Archives for posts with tag: recipe

This semester I taught an online graduate level course on American culture to a mixed nationality group – two students from the University of Hawaii studying abroad in Tongji, China, and four students from Tongji who are about to study abroad in Hawaii at UH next year. Food became a way for us to talk about the similarities and differences in histories of colonialism and contemporary experiences with families, relationships, celebratory customs, and dining out within the US and between the US and China. The discussion was also a way of celebrating the friendships that the students had made, and to share in their excitement of venturing to Hawaii next year.

After discussing the importance of food and rituals for Thanksgiving, I assigned a small food studies project. First the Chinese students read an essay by Rachel Laudan on food in Hawaii that focuses on the archipelago’s food culture as a mix of agricultural, colonial, and multi-ethnic influences. Next, students wrote a response putting Hawaiian food into conversation with their own assumptions about American food (since none of the Tongji students had been to America and neither of the Hawaiian students had really been to mainland America). You can read more of Laudan’s work on Hawaiian food in her book The Food of Paradise. Additionally the two US students wrote a longer critical analysis of their family’s food culture, focusing on how race, gender, class, ethnicity, nationality, and other factors influence what their family eats, where they shop, where and how they dine, and how students’ own food preferences might differ from their parents’.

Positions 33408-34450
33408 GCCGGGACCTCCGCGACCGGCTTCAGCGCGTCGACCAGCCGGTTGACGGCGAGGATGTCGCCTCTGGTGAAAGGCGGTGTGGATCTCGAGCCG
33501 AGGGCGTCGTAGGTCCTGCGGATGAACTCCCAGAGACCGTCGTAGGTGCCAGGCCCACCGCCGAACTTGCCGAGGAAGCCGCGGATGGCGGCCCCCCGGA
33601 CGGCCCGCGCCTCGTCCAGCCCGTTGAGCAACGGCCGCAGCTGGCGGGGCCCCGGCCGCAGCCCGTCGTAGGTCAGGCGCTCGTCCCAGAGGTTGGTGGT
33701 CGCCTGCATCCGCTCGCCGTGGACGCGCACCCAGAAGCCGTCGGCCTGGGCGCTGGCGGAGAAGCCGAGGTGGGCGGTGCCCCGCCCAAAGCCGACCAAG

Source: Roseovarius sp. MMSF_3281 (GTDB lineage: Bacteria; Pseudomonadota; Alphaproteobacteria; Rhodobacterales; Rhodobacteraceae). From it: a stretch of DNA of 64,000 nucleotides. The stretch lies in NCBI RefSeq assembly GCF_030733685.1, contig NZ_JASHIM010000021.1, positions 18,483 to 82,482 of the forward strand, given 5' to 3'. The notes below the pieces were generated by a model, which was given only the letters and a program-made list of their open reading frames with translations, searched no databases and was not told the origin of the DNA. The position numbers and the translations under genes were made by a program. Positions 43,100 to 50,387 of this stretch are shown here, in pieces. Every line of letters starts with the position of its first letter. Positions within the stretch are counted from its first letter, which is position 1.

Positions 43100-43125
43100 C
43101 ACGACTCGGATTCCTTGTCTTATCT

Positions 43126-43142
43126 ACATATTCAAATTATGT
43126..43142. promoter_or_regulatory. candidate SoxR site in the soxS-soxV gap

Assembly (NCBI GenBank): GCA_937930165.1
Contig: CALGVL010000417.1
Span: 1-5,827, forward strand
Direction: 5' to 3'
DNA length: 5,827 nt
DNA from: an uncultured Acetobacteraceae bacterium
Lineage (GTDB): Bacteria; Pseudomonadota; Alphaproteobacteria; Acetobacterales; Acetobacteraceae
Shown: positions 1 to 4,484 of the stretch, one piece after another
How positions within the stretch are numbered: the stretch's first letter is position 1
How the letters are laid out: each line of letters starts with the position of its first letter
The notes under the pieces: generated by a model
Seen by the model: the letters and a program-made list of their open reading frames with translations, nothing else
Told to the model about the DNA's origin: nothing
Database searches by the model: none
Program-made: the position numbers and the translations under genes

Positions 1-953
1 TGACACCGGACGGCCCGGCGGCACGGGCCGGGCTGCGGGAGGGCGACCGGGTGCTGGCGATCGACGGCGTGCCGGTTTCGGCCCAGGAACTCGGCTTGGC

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One of my most favorite Hawaiian foods has been Spam musubi. You’ll find these in plastic wrap often near the counter of a 7-11 for about $2. The Spam is sometimes cooked in sweet Hawaiian teriyaki sauce that contrasts the overpowering saltiness of the canned meat, is balanced by the ever so slightly savory rice, and is held together by the seaweed wrapper. These make excellent beach food snacks if you’re on the go, are cheap and easy to make at home, and can be adapted! I’ve had excellent versions with egg inside or fried shells outside, in fancy food trucks and at the gas station. In this Texas-style adaptation, the musubi includes pickled cactus and Dr. Pepper Unagi sauce: http://www.star-telegram.com/living/food-drink/article79844007.html

Second, students were asked to share a picture and recipe for an essential dish served at an important family celebration. Taken together, that class meal included the following items:

  • jiaozi, pork and cabbage dumplings
  • Mahi Mahi green bean casserole
  • zongzi rice dumplings: https://www.youtube.com/watch?v=waaJ_prlZNk
  • pecan pie
  • braised prawns
  • and cold oven pound cake